by David Safier
This bill sounds good, and it has lots of bipartisan support. So unless I hear of some devilish details, I'm going to say it's a good thing.
HB2488 gives an extra 8% funding to any school with a D or F rating that wants to increase its school year from 180 to 200 days. A longer school year can be a boost for students, especially low achieving students who can use more school time and enrichment to pick up their social and educational skills. Some research indicates that a 200 day school year can boost achievement if the extra time is used effectively.
The level of increased funding is a possible problem here. Currently schools can get 5% extra by going to 200 days, but not many have taken the deal because it doesn't cover costs. The proposed 8% is an improvement, but that only covers about 14 extra days. To fully fund the extra 20 days would take an extra 11%. Will teachers agree to, say, a 6% salary boost, working longer with a lower per-day salary? Will the district figure out other places to cut funding in their meager budgets to make up the difference?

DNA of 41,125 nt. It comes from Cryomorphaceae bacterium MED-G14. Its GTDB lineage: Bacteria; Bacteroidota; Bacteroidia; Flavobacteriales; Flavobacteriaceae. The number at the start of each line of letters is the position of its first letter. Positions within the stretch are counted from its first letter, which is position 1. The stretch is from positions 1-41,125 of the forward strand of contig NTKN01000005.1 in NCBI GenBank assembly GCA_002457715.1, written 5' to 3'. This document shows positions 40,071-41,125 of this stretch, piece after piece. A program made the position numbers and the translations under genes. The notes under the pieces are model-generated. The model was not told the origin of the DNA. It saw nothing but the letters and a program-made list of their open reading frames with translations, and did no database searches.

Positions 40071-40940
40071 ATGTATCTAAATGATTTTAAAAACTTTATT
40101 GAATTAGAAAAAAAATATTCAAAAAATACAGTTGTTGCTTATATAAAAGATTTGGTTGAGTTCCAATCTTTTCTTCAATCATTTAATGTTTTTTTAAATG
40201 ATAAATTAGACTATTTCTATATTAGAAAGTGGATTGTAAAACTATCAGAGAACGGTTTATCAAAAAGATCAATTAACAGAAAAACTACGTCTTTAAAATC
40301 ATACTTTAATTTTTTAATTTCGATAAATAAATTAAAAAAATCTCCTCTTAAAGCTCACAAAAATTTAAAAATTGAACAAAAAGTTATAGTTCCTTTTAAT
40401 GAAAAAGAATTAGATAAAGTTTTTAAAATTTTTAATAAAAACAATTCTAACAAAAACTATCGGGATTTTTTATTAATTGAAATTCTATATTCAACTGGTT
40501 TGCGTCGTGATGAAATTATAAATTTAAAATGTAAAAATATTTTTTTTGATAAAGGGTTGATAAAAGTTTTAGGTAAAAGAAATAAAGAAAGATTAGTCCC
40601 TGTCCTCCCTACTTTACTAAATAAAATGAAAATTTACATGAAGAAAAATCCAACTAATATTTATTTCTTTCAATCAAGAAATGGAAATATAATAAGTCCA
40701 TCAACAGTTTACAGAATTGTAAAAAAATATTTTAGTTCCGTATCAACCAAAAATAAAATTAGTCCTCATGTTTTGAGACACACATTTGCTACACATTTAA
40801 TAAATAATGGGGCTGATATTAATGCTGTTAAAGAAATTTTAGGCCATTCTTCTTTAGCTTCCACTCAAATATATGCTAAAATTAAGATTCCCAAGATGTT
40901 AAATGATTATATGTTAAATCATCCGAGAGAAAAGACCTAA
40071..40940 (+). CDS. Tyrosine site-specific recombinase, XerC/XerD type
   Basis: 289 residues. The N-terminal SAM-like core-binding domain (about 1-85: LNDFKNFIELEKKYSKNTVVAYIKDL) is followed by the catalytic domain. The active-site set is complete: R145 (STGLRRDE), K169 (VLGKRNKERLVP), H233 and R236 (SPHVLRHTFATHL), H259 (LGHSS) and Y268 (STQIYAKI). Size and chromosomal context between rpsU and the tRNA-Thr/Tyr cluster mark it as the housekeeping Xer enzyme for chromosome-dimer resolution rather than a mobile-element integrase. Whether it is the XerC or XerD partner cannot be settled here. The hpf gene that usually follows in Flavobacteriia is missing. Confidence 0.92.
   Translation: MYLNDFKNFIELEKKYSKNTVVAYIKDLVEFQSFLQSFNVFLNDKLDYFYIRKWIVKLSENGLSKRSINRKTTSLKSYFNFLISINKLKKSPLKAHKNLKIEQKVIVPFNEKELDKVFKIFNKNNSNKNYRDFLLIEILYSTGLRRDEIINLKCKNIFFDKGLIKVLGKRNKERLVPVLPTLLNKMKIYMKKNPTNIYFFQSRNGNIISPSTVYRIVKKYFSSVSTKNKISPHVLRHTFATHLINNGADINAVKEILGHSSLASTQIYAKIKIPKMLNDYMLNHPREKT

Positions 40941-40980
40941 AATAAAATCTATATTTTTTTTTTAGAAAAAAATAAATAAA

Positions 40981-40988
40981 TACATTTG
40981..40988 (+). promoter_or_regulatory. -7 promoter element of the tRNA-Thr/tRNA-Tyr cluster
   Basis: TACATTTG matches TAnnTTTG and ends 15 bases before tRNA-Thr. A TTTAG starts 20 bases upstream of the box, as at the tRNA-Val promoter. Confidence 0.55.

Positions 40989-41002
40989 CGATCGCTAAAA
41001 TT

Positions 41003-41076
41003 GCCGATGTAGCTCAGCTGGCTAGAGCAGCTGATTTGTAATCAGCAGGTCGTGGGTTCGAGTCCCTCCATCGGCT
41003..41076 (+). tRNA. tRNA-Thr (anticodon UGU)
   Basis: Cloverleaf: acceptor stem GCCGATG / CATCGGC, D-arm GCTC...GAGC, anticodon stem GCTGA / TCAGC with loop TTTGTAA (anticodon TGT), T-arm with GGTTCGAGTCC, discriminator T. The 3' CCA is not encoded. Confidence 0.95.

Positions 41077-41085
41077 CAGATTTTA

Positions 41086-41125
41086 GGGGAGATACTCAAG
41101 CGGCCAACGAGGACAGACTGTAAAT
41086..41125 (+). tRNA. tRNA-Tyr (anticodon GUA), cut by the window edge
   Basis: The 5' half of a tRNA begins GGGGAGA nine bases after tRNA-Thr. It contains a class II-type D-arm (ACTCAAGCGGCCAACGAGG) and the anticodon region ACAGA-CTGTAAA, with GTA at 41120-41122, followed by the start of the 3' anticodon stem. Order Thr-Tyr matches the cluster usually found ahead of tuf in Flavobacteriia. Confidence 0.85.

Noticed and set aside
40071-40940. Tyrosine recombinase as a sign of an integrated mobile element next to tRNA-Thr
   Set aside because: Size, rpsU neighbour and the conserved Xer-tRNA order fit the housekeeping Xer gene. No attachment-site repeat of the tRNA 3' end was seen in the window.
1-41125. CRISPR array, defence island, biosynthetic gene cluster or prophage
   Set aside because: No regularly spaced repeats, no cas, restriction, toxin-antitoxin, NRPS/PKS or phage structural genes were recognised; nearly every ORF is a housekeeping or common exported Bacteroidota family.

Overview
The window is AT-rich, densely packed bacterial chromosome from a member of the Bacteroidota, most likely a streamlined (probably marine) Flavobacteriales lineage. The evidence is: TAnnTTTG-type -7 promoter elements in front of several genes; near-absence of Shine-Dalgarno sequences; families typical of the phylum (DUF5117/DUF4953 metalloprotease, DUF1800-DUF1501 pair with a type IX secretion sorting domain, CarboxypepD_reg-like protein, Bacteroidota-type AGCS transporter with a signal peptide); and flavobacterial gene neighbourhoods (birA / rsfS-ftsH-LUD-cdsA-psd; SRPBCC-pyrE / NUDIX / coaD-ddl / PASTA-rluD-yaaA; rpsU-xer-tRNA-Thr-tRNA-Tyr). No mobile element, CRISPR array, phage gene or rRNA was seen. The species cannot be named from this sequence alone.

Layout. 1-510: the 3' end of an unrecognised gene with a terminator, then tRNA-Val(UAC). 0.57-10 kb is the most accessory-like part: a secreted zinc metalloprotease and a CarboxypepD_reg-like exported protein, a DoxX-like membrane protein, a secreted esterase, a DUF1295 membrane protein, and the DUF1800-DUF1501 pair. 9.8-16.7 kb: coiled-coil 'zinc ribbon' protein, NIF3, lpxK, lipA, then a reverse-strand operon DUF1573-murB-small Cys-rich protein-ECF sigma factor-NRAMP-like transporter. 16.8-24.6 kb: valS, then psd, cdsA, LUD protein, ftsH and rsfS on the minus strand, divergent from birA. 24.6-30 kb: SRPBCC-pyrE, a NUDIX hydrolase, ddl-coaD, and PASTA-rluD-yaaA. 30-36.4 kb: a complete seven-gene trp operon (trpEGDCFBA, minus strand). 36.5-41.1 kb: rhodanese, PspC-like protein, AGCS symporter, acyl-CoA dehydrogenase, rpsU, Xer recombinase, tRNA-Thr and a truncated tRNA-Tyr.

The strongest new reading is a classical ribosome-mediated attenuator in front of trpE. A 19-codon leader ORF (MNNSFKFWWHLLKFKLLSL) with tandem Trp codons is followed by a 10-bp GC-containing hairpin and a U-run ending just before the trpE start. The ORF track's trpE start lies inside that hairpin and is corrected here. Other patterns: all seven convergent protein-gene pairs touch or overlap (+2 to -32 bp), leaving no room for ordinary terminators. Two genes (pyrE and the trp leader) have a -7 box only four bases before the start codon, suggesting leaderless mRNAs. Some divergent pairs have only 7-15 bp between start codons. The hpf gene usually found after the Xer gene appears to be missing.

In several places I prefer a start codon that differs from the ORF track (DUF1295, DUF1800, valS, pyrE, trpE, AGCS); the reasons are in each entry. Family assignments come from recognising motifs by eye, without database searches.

The bill passed through 3 committees with big bipartisan numbers, then got a 43-14 vote in the House. It looks to me like a step in the right direction.